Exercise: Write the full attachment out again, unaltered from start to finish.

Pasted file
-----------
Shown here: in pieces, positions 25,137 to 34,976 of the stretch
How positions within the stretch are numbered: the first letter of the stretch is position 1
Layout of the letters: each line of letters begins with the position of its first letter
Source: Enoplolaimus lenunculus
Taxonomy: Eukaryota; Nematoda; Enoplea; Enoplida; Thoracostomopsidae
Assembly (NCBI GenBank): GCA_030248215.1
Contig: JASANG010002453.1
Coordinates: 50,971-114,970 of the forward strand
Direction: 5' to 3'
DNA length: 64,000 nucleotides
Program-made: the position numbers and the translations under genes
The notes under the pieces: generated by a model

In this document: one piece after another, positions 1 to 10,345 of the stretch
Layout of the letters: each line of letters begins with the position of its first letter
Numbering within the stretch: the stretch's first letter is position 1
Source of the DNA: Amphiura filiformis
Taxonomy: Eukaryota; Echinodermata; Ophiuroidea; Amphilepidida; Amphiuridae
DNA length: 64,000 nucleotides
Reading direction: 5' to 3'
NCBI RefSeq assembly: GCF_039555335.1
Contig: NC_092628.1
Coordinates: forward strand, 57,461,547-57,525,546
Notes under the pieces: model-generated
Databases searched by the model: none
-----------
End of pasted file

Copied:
Shown here: in pieces, positions 25,137 to 34,976 of the stretch
How positions within the stretch are numbered: the first letter of the stretch is position 1
Layout of the letters: each line of letters begins with the position of its first letter
Source: Enoplolaimus lenunculus
Taxonomy: Eukaryota; Nematoda; Enoplea; Enoplida; Thoracostomopsidae
Assembly (NCBI GenBank): GCA_030248215.1
Contig: JASANG010002453.1
Coordinates: 50,971-114,970 of the forward strand
Direction: 5' to 3'
DNA length: 64,000 nucleotides
Program-made: the position numbers and the translations under genes
The notes under the pieces: generated by a model

In this document: one piece after another, positions 1 to 10,345 of the stretch
Layout of the letters: each line of letters begins with the position of its first letter
Numbering within the stretch: the stretch's first letter is position 1
Source of the DNA: Amphiura filiformis
Taxonomy: Eukaryota; Echinodermata; Ophiuroidea; Amphilepidida; Amphiuridae
DNA length: 64,000 nucleotides
Reading direction: 5' to 3'
NCBI RefSeq assembly: GCF_039555335.1
Contig: NC_092628.1
Coordinates: forward strand, 57,461,547-57,525,546
Notes under the pieces: model-generated
Databases searched by the model: none